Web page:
Finally, one to be proud of. Two players in particular defined a jersey for the Chargers, one for each side of the ball.
Partly due to the fact that so few players have worn #37 throughout Charger history, but also because these two guys are so clearly bald head-and-broad shoulders above the rest.
Hank Bauer, RB
Bauer certainly never had much of a statistical year (or game, for that matter) for the Chargers, but he is an indelible part of their history and heyday of the late ‘70s, early ‘80s.
Bauer was often considerate enough to let the Chargers work their way down the length the field before he would come in and let them off the hook by punching it in from the one. But he was good at it. (17 rushing touchdowns but a yards per carry average barely over 3.)
Bauer was the "everyman" on a team of high-flying, elite athletes. He was a no-nonsense player who looked more like some guy you’d see in Section G of the Murph rather than a guy you’d see getting hugs in the end zone after scoring a touchdown.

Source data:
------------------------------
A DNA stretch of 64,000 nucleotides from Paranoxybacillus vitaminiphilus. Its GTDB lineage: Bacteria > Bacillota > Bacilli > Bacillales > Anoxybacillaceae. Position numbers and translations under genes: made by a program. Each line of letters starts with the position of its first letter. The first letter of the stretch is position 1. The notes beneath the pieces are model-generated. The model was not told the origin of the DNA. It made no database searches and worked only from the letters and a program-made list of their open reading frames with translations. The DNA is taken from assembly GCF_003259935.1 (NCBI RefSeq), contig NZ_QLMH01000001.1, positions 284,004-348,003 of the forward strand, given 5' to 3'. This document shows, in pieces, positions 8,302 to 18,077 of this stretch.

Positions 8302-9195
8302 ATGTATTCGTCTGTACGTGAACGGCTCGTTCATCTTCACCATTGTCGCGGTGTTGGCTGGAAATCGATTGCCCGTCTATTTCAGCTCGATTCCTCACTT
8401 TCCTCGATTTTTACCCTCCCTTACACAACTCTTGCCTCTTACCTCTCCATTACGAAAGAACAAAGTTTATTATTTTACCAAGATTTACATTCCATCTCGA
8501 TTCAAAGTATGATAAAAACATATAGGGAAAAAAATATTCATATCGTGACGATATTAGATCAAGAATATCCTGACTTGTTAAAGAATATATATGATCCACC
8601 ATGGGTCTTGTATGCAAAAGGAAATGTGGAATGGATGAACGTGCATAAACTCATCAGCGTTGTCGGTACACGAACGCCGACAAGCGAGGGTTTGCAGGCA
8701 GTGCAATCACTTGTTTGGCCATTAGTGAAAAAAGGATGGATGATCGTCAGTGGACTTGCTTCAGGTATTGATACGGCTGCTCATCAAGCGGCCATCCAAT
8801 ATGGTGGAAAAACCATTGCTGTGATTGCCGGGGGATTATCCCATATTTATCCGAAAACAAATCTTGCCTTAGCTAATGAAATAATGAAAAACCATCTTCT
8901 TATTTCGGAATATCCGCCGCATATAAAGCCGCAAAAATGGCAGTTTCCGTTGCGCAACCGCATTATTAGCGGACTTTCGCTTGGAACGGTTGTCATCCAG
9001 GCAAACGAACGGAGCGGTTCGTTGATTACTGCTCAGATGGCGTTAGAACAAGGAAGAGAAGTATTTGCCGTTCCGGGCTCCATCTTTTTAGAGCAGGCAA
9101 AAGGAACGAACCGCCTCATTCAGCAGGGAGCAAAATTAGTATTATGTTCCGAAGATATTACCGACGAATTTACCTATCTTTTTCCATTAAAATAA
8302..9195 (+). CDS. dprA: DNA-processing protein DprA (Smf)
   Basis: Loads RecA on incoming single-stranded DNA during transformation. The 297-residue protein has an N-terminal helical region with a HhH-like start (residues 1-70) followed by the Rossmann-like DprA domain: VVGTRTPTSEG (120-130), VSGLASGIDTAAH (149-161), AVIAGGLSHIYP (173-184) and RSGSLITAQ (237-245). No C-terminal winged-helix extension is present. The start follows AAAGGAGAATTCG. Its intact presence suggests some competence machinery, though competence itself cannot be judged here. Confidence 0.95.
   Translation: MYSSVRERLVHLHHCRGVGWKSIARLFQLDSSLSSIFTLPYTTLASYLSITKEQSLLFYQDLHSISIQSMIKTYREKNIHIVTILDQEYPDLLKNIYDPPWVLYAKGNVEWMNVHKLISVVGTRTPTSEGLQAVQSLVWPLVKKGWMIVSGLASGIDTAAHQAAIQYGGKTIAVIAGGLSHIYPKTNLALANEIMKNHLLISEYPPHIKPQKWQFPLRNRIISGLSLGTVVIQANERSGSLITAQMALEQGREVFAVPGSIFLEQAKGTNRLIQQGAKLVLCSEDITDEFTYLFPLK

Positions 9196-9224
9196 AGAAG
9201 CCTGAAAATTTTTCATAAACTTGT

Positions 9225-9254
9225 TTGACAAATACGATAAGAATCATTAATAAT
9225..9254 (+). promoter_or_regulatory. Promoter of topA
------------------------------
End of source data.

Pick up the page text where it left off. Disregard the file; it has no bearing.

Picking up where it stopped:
He played his entire career with the Bolts, and like a nagging cold, refuses to go away. Not only does he broadcast games on the radio, but he’s a frequent visitor and contributor to Bolts From the Blue! (Okay, maybe not, but made ya look!) In fact if "continued contribution to the franchise after retirement" were a genuine consideration, this battle for the Golden Jersey would at least come down to a vote.
Rodney Harrison, S
But instead, I will anoint Harrison the outright winner.
Harrison’s demise in
Tony Blaylock, CB Jeff Dale, S Cid Edwards, RB Gene Foster, RB Terry Orr, TE Charlie Smith, RB
Tony Blaylock, CB
Jeff Dale, S
Cid Edwards, RB
Gene Foster, RB
Terry Orr, TE
Charlie Smith, RB